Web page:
For example. A company that pours tens of thousands of its budget into paid media but doesn’t have an optimised website will waste valuable customers entering the interest section of the funnel. And vice versa, a company might have the best-looking website in the world, but if it’s not getting any customers to it, they won’t get the return they are expecting.

The conversion part of the funnel and why we need to build this out further 

The agency-client relationship generally ends at the bottom of the marketing funnel. An agency will work on assets and marketing channels to supply leads and leave the rest up to the client. This is why it is important to select the right partner to help you through all of the buying process in order to convert as many sales as possible. 

Consider how your first point of contact goes. If somebody has left you a contact form enquiry, are they responded to swiftly by a knowledgeable person, and more importantly, are you qualifying the leads to make sure you’re both a good fit for each other?

Do you have a robust lead management solution in place to ensure everything is kept up to date and no leads slip through the cracks? There are CRM solutions such as Hubspot and Salesforce which help you keep track of communications and ensure that the sales team are kept up to date and accountable for contacts. 

Have you reviewed your sales materials to ensure that you’re presenting things in a professional and memorable way? Designed sales presentations with attractive assets do a much better job of convincing customers that you’re the right company to go with than a plain document with dry text. 

And finally, have you reviewed how your quote sits against competitors? Make sure that you have competitive pricing and that your customers understand the value of your businesses. Make sure to follow up with customers routinely through this process to ensure they are kept engaged and informed.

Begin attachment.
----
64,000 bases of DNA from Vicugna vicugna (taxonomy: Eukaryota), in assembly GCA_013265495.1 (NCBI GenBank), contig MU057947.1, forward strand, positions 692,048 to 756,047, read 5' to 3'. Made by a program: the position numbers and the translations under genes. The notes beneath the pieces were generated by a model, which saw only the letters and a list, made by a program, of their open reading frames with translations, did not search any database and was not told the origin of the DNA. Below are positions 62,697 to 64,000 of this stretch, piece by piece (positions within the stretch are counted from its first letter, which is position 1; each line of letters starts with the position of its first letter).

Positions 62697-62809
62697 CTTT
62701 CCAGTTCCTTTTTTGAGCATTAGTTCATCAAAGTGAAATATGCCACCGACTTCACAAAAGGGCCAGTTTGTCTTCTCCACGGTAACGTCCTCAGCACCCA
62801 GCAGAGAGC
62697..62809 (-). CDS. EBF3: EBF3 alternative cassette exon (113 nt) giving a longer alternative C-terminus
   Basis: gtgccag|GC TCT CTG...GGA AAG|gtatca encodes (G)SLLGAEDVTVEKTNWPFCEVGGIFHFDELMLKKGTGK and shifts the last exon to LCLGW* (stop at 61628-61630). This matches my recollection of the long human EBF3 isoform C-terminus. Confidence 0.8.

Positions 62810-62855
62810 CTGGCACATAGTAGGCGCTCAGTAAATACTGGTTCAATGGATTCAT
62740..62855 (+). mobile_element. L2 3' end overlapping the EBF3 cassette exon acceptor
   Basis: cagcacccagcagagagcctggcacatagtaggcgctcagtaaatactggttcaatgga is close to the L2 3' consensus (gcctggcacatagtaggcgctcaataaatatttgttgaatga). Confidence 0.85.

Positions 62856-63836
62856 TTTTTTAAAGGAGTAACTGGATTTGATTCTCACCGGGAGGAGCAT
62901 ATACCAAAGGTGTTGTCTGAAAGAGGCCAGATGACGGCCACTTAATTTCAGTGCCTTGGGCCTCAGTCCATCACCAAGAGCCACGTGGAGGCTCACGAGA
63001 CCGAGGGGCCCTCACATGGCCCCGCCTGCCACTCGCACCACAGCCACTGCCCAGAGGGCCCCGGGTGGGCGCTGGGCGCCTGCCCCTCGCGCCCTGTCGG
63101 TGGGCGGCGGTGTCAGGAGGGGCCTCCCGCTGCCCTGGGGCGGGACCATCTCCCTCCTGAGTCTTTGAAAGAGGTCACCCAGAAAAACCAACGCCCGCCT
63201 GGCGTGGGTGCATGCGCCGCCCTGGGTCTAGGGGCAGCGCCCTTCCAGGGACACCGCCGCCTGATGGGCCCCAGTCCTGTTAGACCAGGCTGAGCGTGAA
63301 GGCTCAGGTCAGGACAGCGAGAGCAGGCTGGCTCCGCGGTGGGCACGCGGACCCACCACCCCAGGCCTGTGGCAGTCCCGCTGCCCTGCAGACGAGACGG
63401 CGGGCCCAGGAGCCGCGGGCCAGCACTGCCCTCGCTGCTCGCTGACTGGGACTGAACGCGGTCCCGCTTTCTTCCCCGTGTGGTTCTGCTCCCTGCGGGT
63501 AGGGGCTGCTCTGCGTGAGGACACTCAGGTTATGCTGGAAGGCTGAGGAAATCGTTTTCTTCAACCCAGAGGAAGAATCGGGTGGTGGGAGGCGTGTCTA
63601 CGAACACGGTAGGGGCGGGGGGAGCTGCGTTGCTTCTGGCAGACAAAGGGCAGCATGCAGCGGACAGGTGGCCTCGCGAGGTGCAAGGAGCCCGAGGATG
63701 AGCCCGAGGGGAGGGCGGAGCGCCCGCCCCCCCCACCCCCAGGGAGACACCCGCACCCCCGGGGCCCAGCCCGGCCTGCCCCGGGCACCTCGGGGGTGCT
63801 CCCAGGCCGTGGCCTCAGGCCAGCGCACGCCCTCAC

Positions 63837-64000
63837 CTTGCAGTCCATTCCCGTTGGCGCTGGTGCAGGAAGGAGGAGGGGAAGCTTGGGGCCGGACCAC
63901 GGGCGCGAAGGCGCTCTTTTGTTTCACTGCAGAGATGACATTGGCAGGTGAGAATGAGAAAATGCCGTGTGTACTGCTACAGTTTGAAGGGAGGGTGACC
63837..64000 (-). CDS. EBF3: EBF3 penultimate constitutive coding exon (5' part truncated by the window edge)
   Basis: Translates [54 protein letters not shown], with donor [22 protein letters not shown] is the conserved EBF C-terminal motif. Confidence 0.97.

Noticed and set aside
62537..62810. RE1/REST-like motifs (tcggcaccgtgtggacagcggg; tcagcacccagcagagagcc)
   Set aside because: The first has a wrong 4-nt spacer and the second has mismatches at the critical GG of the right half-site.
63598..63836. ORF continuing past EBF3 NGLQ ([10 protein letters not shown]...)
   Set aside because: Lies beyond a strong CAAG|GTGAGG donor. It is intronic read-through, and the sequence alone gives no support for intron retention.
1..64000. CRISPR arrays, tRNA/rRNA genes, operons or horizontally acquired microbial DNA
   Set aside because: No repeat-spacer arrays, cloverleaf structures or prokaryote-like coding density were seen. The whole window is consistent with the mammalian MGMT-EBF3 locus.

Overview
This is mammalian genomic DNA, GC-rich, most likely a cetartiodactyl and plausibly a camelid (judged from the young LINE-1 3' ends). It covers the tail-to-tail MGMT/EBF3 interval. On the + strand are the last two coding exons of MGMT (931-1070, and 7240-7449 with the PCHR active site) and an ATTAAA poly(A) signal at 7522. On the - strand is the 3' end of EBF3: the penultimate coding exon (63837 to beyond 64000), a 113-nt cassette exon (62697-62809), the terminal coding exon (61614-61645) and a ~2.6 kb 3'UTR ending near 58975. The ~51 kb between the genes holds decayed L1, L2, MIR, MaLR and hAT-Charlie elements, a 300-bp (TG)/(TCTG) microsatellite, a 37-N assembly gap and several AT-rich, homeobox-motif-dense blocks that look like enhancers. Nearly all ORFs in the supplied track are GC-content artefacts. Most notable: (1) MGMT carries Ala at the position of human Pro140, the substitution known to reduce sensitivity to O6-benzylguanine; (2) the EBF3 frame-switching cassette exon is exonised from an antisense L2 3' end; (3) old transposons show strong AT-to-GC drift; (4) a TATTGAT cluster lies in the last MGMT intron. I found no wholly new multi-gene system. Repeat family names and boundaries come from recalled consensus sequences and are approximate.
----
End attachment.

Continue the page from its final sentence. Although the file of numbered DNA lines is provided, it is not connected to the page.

Why it’s important to understand the lifetime value (LTV) of customers 

One thing that many businesses overlook is that many customers will not just be one-time service purchaser, and if you deliver a great product, they will be likely to continue their relationship with you for many years. When assessing the ROI of marketing, it is important to consider this to ensure that your budgets are going into the most effective areas. 

For example, there may be differences in the quality of leads from different sources. For instance, you could find that the paid search channel leads to one-off purchasers, whereas your word-of-mouth referrals lead to repeat customers. A robust CRM stores where leads come from and allows you to run reports on the lifetime value of customers. With this information, you can understand these differences and make sure that you’re putting your efforts in the right direction. 

An exercise that is helpful when assessing the quality of a lead is to do an LTV estimate. Start by calculating the number of years that an average customer stays with your business. Then multiply their lifespan by an estimate of their yearly revenue; this will help you realise their worth.

It is also helpful to rate the lead on their potential to grow as an account and how much of a resource they will take up when delivering their service. All of these factors will determine how much energy you will put into the sales process and how you want to quote their work. 

Closing note

If all of this sounds like the types of things you want to get into as a business owner and you’re looking for a partner to help you along the way, then get in touch with shaun@eyeweb.co.uk. We can provide a face-to-face consultation and help you with your marketing strategy.

Photo shows a marketing meeting to discuss marketing straategy